As a husband I’ve struggled with anger and even lashed out at my wife verbally and physically. I’ve apologized, so shouldn’t she take me back?
If you’ve been angry and abusive to your wife and children, I believe it’s best that your wife hold her ground with you and let you know, clearly, that this behavior will not be tolerated.
It’s not uncommon at all for an abusive husband to express regret and even sorrow over what he’s done to his wife. But often this is part of the cycle of abuse. After the violence occurs, there is often a period of regret, and then a “honeymoon” period where the husband gives his wife gifts or shows affection. But if a husband is not willing to go beyond an apology and deal with why he has abused, it’s only a matter of time before tensions rise in the marriage and he abuses his wife again. It’s a cycle that must be broken, and it takes much more than an apology (Jeremiah 15:19, Ezekiel 14:6).
The pressure you’re putting your wife under to reconcile with you indicates that you have not yet acknowledged the severe damage you’ve done to your wife personally and your marriage relationship (James 1:20). You should be broken up over the fact that you’ve had a pattern of punishing and dominating your wife. And you should be willing to give your wife as much time and space as she needs to work through the harm you’ve caused her. Your heart is moving towards repentance when you, without excuses, acknowledge that you’ve been abusive, commit yourself to understanding the damage you’ve caused, identify controlling attitudes and behaviors, and explore reasons why you abuse. These steps are crucial in personal as well as marital healing.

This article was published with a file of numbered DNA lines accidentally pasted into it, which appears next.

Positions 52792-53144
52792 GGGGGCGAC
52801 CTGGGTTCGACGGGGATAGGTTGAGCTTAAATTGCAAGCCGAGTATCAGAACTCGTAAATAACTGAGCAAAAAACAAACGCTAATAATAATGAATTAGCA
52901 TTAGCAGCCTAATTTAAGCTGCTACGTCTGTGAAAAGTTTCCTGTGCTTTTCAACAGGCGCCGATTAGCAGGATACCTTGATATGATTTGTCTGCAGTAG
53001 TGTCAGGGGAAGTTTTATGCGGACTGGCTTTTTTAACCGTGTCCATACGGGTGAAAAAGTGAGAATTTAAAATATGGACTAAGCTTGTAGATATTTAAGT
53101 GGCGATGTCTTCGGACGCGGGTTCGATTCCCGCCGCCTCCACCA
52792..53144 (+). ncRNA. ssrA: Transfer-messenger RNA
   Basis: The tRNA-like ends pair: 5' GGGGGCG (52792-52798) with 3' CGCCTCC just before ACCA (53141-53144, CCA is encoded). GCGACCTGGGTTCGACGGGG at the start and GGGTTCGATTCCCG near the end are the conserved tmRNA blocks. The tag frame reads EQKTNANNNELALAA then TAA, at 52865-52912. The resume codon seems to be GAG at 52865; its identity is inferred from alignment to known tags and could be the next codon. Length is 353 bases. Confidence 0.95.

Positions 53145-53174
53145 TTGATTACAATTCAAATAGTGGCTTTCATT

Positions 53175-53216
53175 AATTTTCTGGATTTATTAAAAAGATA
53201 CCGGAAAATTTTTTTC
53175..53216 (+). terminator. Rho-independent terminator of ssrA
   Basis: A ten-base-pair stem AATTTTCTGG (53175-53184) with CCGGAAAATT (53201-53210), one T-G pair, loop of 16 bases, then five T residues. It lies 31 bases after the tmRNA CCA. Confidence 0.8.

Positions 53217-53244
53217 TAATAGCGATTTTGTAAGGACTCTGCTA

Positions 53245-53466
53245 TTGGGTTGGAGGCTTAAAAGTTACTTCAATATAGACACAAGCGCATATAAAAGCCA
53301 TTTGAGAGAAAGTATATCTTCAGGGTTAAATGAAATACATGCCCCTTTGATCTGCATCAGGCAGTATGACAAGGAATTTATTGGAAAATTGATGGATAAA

The process of healing a marriage takes a considerable amount of time. It may take years for you to show that you’re a changed man and for your wife to feel safe enough to take you back. Only after you’ve consistently shown that you’re a man who’s facing his anger and control issues, not pressuring her to take you back, and being broken over your sin can you lovingly invite her to a renewed relationship built on love, respect, safety, and trust.
I hope these thoughts are helpful. I’m sure they’re not easy to read, but it’s my hope and prayer that you can face the damage you’ve done, not only for the purpose of reconciling with your wife, but also to experience the freedom and love only found in complete abandon to Jesus Christ.